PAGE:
Recently I picked up a Mac Book Air. It is a nice device, fast processor, lots of memory and fast hard drives. I am not to keen on using OS X so I decided to install Windows onto it. So I installed windows, loaded the drivers, installed all my applications and then went to install Hyper V to run up VM’s for different reasons. Instead of my smooth install and everything working out fine I get:

Hyper-V Cannot be installed: Virtualization is disabled in the firmware

Hyper V says NO!

Surely this is a mistake, I mean the machine is only a few years old, its an Intel MAC and WHAT??!?! So I check the task manager to see the enabled features on the Chip and sure enough the features is there, just disabled.

So close, yet so far away

So like any good IT person I figured a reboot would fix it, hit the reboot button and checked again and the issue remains. I know from previous experience that this usually means the features needs to be enabled in the BIOS, but that might as well be french on a MAC so what was I to do? I turned to Google to help find the answers and this is generally what I found:

  • If I installed OS X, the features were enabled. (So it is enabled during the boot process)
  • The general way to fix this issue on the internet was to dual boot with OS X. For any cold boot, I would boot into OS X and then use the startup disk facility to warm boot into windows.

Ok, so um, OK. Sometimes I cant get over what seems to be an acceptable solution on the internet. I mean lets stop for a minute and critically think about this. First up Pros and Cons


  • OS X is the best and you need nothing else ever! (Source: Fanboi)


  • I have to configure, update and maintain two Operating systems (Increased attack surface and potential for attack vectors)
  • I have to boot two operating systems for any cold boot situation (Double boot time, might as well have stuck with spinning rust)
  • I loose 38 – 40 GB of partition in my already small SSD to an operating system that I will rarely use. (That is two extra VM’s)
  • I own the hardware so for Apple (or anyone for that matter) to tell me it is only enabled under specific circumstances is garbage.

Right. So as we can see the Cons to this solution seem to be outweighing any OS X is the best argument. So next step in my critical thinking is to assess what I know to be true which is

I tried may different things to try and resolve the issue including

  • Using a non UEFI boot image to see if legacy would enable the feature – Nope
  • Looking for a way to turn it on manually once the operating system was booted – Nope
  • More research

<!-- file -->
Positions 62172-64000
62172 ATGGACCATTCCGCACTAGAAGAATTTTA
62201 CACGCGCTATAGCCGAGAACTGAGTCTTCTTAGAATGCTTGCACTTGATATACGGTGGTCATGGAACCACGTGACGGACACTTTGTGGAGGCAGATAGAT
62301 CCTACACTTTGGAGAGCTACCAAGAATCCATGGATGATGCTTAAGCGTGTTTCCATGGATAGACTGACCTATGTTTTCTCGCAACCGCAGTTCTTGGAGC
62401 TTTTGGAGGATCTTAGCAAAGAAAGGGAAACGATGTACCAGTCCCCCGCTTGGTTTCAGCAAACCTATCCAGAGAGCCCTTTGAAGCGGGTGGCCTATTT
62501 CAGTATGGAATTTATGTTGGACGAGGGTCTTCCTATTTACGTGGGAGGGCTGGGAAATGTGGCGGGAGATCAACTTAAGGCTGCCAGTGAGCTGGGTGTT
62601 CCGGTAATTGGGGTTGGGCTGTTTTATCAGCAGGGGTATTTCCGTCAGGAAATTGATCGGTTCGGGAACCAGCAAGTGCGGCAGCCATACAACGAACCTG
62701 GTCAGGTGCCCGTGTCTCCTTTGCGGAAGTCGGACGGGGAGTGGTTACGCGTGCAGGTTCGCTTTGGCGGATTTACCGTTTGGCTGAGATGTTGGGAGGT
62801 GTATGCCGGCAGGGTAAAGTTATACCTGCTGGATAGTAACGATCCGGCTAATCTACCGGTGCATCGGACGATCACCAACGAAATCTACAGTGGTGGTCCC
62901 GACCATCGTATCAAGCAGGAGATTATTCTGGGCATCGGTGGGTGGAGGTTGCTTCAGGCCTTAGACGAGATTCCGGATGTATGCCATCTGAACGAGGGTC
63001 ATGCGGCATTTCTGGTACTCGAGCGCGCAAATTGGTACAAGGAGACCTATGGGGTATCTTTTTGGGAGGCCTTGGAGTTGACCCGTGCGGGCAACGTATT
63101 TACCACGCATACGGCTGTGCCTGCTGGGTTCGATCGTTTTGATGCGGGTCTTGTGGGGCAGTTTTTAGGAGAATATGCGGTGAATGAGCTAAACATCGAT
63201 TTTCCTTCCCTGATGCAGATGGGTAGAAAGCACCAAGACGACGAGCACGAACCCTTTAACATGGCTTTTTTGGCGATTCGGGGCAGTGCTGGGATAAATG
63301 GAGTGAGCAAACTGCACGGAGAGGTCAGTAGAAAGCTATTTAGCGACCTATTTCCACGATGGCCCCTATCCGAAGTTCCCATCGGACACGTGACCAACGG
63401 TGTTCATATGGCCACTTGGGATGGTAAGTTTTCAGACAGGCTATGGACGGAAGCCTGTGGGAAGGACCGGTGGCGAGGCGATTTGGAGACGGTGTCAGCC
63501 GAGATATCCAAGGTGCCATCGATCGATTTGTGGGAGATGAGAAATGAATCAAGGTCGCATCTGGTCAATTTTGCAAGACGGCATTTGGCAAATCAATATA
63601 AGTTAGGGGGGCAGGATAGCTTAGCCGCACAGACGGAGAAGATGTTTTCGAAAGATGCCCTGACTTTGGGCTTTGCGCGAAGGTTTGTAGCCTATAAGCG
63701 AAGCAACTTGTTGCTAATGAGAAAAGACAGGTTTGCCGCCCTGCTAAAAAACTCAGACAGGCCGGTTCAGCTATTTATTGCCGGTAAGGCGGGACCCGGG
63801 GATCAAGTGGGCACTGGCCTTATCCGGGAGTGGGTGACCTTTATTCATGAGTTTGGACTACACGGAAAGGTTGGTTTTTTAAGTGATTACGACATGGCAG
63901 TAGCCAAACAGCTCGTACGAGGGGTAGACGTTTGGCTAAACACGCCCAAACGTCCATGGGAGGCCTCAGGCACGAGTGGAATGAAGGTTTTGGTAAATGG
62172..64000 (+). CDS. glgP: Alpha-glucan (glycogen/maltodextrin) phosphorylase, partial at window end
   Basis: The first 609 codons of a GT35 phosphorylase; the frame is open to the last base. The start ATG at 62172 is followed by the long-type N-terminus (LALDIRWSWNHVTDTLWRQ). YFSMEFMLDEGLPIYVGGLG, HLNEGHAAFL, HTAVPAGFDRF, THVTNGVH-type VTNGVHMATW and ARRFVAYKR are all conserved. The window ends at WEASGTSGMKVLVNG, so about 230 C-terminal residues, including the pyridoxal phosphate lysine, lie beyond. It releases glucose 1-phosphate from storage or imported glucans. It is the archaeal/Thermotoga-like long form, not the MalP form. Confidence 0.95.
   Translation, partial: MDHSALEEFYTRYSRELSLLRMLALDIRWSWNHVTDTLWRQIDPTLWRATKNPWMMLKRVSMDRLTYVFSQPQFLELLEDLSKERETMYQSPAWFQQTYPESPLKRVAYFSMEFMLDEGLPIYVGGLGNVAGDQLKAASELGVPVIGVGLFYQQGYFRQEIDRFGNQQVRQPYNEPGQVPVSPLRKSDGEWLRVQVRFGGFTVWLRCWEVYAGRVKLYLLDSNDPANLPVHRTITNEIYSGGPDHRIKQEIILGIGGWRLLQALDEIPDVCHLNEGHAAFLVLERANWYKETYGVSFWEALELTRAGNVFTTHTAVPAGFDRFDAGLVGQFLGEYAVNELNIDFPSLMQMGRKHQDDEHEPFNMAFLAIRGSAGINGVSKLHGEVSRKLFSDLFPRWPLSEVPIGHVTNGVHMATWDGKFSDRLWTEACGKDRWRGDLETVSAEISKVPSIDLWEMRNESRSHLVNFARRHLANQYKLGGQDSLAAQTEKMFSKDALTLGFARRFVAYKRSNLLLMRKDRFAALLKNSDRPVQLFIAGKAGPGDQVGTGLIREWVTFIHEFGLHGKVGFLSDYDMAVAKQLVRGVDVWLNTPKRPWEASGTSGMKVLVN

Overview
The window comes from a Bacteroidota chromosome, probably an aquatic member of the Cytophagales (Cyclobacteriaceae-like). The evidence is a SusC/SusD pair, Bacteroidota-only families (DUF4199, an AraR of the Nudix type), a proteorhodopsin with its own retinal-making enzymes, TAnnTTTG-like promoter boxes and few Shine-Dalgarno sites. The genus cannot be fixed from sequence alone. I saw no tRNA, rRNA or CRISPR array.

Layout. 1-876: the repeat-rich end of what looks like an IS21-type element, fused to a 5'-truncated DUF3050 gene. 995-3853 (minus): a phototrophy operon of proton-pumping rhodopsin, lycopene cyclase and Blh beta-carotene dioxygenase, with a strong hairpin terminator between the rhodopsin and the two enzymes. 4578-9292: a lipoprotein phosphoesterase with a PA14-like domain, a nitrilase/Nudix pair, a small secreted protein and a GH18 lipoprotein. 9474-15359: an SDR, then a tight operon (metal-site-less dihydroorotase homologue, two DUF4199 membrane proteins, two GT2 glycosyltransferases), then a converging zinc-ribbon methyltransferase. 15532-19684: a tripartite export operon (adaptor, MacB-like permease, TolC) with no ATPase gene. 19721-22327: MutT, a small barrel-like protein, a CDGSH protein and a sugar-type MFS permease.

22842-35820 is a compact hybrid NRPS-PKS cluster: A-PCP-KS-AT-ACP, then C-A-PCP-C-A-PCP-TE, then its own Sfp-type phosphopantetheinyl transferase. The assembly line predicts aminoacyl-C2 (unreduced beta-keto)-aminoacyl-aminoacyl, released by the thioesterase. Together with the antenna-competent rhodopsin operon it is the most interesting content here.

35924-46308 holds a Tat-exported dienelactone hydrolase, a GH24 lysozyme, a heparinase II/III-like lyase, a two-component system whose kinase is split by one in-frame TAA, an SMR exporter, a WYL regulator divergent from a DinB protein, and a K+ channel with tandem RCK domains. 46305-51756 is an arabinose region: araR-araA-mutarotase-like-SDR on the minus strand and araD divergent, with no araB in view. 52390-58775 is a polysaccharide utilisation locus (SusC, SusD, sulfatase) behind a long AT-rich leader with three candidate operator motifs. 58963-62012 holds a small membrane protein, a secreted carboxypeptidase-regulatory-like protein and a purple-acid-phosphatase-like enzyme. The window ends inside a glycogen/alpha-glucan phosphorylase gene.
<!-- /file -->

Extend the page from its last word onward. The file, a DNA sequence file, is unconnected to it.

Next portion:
After some time looking into how it all works I found an alternative boot loader that could be used which promised that it could enable the feature under Windows. I have used alternative boot loaders before (I am looking at you Grub) so I figured it couldn’t hurt and was worth a go. The boot loader was called rEFInd and you can see its Sourceforge page at and a great book about it at

So here are the steps I took to install it

  • Install Windows using the whole drive
  • Install OS X onto a USB drive
  • Boot into a OS X Recovery Environment (I installed OS X onto a USB drive, then held Option during the boot, selected recovery environment)
  • In a terminal in the Recover execute
csrutil disable
  • Next reboot into OSX (You can actually do this via windows as well, more on that later)
  • Download rEFInd and modify the refind.conf-sample file that comes with the download and modify the following values
#Set a short timeout to allow quick boot
timeout 1

#Enable the feature I truely want
enable_and_lock_vmx true
  • Run from a terminal window
  • Optional: Reboot into recovery and run (This is recommended)
csrutil enable
  • Shutdown the machine
  • Remove the OS X USB Key
  • Boot

Once that is complete the white rEFInd boot manager should boot showing all of the available disks for 1 second and then windows should boot normally. If you check the task manager now you can see Virtualisation is enabled, and I can complete and run VM’s in Hyper V.


Further Notes

While I did this using OS X, it can be done using Windows aswell. –

Also I can configure the boot loader via Windows by running (In an Administrator Command Prompt)

mountvol S: /S

Then using the same window I can change directory to

cd EFI
cd refind

#Open the Item in Notepad++
"c:\Program Files (x86)\Notepad++\notepad++.exe" refind.conf